Impairment of the photosynthetic machinery of the algal endosymbiont (zooxanthellae) is the proximal driver of the thermal breakdown of the coral-algae symbiosis (coral bleaching). Yet, the initial site of damage, and early dynamics of the impairment are still not well resolved. In this perspective essay, I consider further a recent hypothesis which proposes an energetic disruption to the carbon-concentrating mechanisms (CCMs) of the coral host, and the resultant onset of CO2-limitation within the photosynthetic dark reactions as a unifying cellular mechanism. The hypothesis identifies the enhanced retention of photosynthetic carbon for zooxanthellae (re)growth following an initial irradiance-driven expulsion event as a strong contributing cause of the energetic disruption. If true, then it implies that the onset of the bleaching syndrome and setting of upper thermal bleaching limits are emergent attributes of the coral symbiosis that are ultimately underpinned by the characteristic growth profile of the intracellular zooxanthellae; which is known to depend not just on temperature, but also external (seawater) nutrient availability and zooxanthellae genotype. Here, I review this proposed bleaching linkage at a variety of observational scales, and find it to be parsimonious with the available evidence. Future experiments are suggested that can more formally test the linkage. If correct, the new cellular model delivers a valuable new perspective to consider the future prospects of the coral symbiosis in an era of rapid environmental change, including: (i) the underpinning mechanics (and biological significance) of observed changes in resident zooxanthellae genotypes, and (ii) the now crucial importance of reef water quality in co-determining thermal bleaching resistance. © 2012 Author(s).


Alongi D.M.,Australian Institute of Marine Science
Annual Review of Marine Science | Year: 2014

Mangroves are ecologically and economically important forests of the tropics. They are highly productive ecosystems with rates of primary production equal to those of tropical humid evergreen forests and coral reefs. Although mangroves occupy only 0.5 of the global coastal area, they contribute 10-15 (24 Tg C y-1) to coastal sediment carbon storage and export 10-11 of the particulate terrestrial carbon to the ocean. Their disproportionate contribution to carbon sequestration is now perceived as a means for conservation and restoration and a way to help ameliorate greenhouse gas emissions. Of immediate concern are potential carbon losses to deforestation (90-970 Tg C y -1) that are greater than these ecosystems' rates of carbon storage. Large reservoirs of dissolved inorganic carbon in deep soils, pumped via subsurface pathways to adjacent waterways, are a large loss of carbon, at a potential rate up to 40 of annual primary production. Patterns of carbon allocation and rates of carbon flux in mangrove forests are nearly identical to those of other tropical forests. Copyright © 2014 by Annual Reviews.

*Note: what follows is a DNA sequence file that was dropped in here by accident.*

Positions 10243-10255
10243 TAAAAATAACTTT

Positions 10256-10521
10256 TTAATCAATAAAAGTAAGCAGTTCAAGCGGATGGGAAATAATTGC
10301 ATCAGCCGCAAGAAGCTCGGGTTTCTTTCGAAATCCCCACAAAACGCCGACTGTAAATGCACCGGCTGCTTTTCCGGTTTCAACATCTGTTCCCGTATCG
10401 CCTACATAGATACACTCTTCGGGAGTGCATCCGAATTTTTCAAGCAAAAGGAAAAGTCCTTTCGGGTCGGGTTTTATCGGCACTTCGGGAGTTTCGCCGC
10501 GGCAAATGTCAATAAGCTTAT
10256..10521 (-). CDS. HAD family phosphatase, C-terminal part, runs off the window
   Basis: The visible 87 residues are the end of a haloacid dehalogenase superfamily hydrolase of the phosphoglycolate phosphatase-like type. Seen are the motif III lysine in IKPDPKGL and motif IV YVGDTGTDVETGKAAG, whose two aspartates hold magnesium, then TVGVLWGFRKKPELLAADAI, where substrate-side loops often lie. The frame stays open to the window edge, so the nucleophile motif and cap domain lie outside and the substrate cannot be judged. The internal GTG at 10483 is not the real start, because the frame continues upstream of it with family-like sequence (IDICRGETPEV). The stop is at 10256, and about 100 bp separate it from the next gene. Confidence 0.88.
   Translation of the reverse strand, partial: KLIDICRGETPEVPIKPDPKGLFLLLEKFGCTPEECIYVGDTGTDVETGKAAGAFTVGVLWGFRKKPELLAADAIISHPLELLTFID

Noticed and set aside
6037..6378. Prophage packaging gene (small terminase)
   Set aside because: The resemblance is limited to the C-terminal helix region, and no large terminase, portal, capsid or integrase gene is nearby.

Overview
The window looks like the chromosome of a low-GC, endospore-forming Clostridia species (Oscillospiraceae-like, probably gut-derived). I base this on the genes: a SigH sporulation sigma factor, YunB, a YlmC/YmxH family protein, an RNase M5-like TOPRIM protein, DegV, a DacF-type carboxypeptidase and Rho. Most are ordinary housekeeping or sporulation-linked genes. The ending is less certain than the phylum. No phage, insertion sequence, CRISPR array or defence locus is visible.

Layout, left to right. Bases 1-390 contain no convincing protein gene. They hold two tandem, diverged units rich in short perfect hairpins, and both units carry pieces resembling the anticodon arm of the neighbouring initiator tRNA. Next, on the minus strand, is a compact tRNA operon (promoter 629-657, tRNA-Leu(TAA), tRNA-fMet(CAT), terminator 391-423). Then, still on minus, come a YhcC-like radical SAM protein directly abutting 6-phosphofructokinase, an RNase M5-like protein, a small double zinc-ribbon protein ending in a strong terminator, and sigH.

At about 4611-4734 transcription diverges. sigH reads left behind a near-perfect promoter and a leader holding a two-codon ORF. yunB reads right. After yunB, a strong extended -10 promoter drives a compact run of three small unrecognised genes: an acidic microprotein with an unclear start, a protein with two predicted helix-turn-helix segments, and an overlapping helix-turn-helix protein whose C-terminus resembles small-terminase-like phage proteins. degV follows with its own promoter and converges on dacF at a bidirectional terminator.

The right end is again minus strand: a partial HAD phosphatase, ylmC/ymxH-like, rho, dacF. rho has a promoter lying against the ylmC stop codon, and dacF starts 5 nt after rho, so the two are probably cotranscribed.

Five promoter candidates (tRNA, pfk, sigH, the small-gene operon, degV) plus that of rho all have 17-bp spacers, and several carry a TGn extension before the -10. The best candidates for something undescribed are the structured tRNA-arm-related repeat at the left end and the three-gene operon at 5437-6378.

De'Ath G.,Australian Institute of Marine Science
Ecology | Year: 2012

The multinomial diversity model, MDM, is a new method for relating Shannon diversity to complex environmental, spatial, and temporal predictors. It is based on a parameterized formulation of Shannon entropy and diversity, and a novel link between entropy and the log-likelihood of the multinomial model. The MDM relates diversity to the predictors by minimizing the entropy of the estimated species values. Model effects can be expressed as changes in entropy. Entropy can be partitioned within and between sites, species, and models, and changes in entropy can be attributed to model predictors. All entropies translate into diversity for meaningful ecological interpretation. This greatly enhances our capacity to model complex data sets, and yet also provide simple interpretations. By formulating diversity as a statistical model and working in terms of entropy, diversity is simplified both conceptually and analytically, and diversity analyses are extended beyond traditional simple hierarchies of α, β, γ, and measures of turnover. The MDM inherits the properties of generalized linear models, and thus proven methods can be used for model selection and graphical and numerical interpretation. A weighted version of the Shannon diversity model is proposed in order to extend the MDM to non-Shannon diversities. Two example analyses, based on simulated and field data, illustrate the theoretical concepts and the analytical methods. © 2012 by the Ecological Society of America.